We were asked in our final small group meeting to answer the big question, “Why are you a Christian?” As someone whose life is littered with messes and filled with hurts, my answer was that I just couldn’t live without my faith. My belief in God, in His redemption, in His grace, that gets me out of bed when I want to wallow, when I want to give in and give up. I keep seeking joy, finding my blessings in the midst of the pain because they are there, sometimes as difficult to spot as Waldo but my job is to keep hunting them out among the distractions. I am a Christian because my life would have absolutely no meaning, I would have no hope without the promises of God.
As I pondered my role as a believer, I began to see the similarities to my role as grandma. Without my sweet joy bringer, my Plum, I would linger on the couch, no need to make dinner or cookies or find the vinegar and baking soda for another experiment. My Plum carries the weight of my hope, I carry his as well. We delight in each other much as God must delight in His children. My whole body gains energy when I know it is time for Plum to be here, like I am coming our of hibernation. After too much “me” time ruminating on hurts, I rush to the bus stop to find purpose. He brings a flurry of his own activity and energy, rapid changes with each visit. Reading and math are becoming so easy, still we sneak in our pretend games when no one is around. I plan for Lego play, he has a handful of Pokemon cards we have to discuss. Next time I plan for Pokemon and he has his eye on the Play-doh, something he hasn’t touched in years. I can no longer anticipate where he will take us. I just follow and sneak in a kiss when I can. I accept my role as snack provider, back up voice to characters he doesn’t want to be, and listener.
Six years ago today Mama’s water broke right upstairs from where I write these words. Stella was here, she was meant to be the birth coach. Chef ran around for garbage bags to put on the car seats, he needed a task. I drove Mama and Stella to the hospital, Chef took another car to go pick up Arrow. We converged on the hospital, all ready to meet the one, the child who would unite this family, bind us all together. Mama had an unexpected C-section, nothing went quite as we planned, that is certainly the case since. Arrow and Stella have scattered, Mama struggled for a while to find her way, leaving the parenting of this babe to Chef and I for extended periods. We have stepped in and back so many times, a real life hokey-pokey fraught with pain and distrust, wrong moves. We also keep asking for a fresh start, offering one. We are big on fresh starts. I think Jesus calls that forgiveness.
Loving my Plum has taken all of me, the nights we had to retrain him to sleep, the horrible times we have had to send him back when he was begging to stay. Many days I don’t want to play mud, I don’t want to clean up the house again from another experiment. Then I flash to his delight and the mess making commences. More recently his fascination with battling games where I am always assigned the bad guy and I always lose, even as I restructure the game to include my more peaceful philosophy, I am challenged to find that sweet baby that I held and sang to, rocked and looked at, always just looking at him. I still just watch him, he is so very expressive, I wait for his gaze to land on me, one of his knowing smiles to seek me out. I feel like God smiles at me in those moments, my soul rejoices. I hear the Hallelujah chorus, I know these moments are the point of it all, the reminder that grace and hope are sitting right here at my table. I keep learning that loving people, real people, is hard. It takes everything I have most days to be as forgiving as God wants me to be, to be as selfless as He asks. Plum reminds me it is worth the effort, the pay out is that singing chorus, the joyful soul when God says He is pleased with me.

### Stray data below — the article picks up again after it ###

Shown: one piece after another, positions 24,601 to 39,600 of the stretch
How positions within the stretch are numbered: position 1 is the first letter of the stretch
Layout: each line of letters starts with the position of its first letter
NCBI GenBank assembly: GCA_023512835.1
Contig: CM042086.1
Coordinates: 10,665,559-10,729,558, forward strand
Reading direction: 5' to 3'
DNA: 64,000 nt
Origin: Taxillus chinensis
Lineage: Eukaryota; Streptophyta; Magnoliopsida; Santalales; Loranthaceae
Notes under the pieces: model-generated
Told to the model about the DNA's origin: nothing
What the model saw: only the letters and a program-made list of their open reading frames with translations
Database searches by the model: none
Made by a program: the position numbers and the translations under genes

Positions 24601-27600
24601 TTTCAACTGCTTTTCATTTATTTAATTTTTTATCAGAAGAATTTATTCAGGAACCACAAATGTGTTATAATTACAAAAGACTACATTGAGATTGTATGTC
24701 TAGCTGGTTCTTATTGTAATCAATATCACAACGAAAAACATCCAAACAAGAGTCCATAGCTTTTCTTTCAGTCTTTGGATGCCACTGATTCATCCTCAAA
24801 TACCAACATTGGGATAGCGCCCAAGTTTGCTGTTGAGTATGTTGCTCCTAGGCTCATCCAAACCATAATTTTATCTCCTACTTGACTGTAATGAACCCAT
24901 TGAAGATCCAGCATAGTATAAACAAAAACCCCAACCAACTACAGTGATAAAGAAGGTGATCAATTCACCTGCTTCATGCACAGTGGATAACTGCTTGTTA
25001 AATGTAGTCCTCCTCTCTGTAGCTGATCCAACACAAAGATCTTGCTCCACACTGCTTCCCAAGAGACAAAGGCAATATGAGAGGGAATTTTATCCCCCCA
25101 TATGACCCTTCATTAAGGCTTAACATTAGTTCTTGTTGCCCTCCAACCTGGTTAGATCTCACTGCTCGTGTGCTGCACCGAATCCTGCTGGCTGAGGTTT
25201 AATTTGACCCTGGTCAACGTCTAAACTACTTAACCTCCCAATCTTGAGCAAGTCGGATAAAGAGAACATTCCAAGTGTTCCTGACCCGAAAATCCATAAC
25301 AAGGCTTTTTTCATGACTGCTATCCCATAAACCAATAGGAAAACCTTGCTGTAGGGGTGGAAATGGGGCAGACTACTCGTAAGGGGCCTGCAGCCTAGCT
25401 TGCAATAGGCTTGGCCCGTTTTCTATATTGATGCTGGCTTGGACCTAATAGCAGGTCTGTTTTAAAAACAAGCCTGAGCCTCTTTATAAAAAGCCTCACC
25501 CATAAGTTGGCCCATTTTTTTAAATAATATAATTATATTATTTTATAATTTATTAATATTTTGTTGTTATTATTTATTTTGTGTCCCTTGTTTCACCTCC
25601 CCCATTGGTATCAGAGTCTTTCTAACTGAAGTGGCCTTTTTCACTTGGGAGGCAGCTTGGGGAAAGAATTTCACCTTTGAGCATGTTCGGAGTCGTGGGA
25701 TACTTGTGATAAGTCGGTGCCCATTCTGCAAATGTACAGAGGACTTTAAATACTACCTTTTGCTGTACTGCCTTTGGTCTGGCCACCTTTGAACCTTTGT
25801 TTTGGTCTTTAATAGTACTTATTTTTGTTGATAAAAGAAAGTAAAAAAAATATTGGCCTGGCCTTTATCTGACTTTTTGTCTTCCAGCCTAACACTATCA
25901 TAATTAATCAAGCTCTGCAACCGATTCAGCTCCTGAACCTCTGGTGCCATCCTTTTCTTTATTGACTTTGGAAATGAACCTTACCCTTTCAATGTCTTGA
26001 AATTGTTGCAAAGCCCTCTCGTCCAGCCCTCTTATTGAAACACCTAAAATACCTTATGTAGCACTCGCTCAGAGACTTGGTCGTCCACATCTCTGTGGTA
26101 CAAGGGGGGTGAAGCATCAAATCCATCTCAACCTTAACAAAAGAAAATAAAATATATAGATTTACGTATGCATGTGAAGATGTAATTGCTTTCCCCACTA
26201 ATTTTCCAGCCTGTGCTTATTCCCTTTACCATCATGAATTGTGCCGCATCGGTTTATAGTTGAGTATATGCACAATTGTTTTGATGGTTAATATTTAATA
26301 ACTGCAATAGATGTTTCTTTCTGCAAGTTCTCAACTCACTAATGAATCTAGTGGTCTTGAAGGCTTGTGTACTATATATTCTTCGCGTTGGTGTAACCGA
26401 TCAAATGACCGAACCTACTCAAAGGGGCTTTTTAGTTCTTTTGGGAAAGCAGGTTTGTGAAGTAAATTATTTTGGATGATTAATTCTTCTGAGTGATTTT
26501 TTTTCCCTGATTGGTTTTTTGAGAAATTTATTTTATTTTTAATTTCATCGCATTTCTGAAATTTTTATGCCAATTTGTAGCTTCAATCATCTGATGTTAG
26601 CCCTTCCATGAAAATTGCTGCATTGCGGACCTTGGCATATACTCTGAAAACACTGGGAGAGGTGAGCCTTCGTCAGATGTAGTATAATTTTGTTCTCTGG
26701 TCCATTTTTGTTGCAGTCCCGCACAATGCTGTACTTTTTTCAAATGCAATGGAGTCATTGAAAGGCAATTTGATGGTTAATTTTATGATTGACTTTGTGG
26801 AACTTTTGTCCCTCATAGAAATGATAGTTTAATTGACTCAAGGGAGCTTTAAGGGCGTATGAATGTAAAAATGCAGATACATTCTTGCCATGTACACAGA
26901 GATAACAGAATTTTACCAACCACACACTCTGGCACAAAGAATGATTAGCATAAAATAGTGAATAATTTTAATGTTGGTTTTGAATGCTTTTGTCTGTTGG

Plum’s eyes shine when he smiles, those blue eyes that were my mother’s, his father’s, mine and now his. I looked into those eyes when they were my moms, seeking love and approval. I was disappointed. She looked back with her own brokenness, unable to give what I needed. I looked into those eyes of my son, his brokenness matching my own, we are connected so deeply that all efforts of his to reject it fail. I have looked into those eyes in the mirror, often seeing shame back. God has given me another chance to see us all through those same eyes, to see us as a long line of people who have hurt each other but loved still. People who can never be perfect but can show the love of God to each other with fresh starts and willingness to play even when we want to stay on the couch. This is our chance to see God’s redemption through those blue eyes. I accept.
Today is my Plum’s 6th birthday. He will have a party, get gifts, blow out candles. One day he may realize he has always been the greatest gift to me. I am blessed to be his Gran. Thank God we still get to snuggle for book time at the end of the evening, that he still climbs on my lap occasionally. I crave those times when he surrenders into my embrace, when he allows me to just feel the warmth of him, smell his little boy scent as we ease into the night. Those are the times I remember the babe I gently put in the crib and then stared at, unable to look away from the miracle before me. I celebrate my joy bringer today and pray he never stops asking me to play even when I have to be the bad guy. He knows my imperfections and loves me still, reminds me to surrender into the arms of my God who delights in my smile and watches with me adoration even when I have made a mess of the day. He offers me a fresh start. He brought this child into my life, a joy bringer, my Plum, the greatest gift I have ever received, a child of grace. Happy birthday Plum. You are my favorite. I love you so very very much.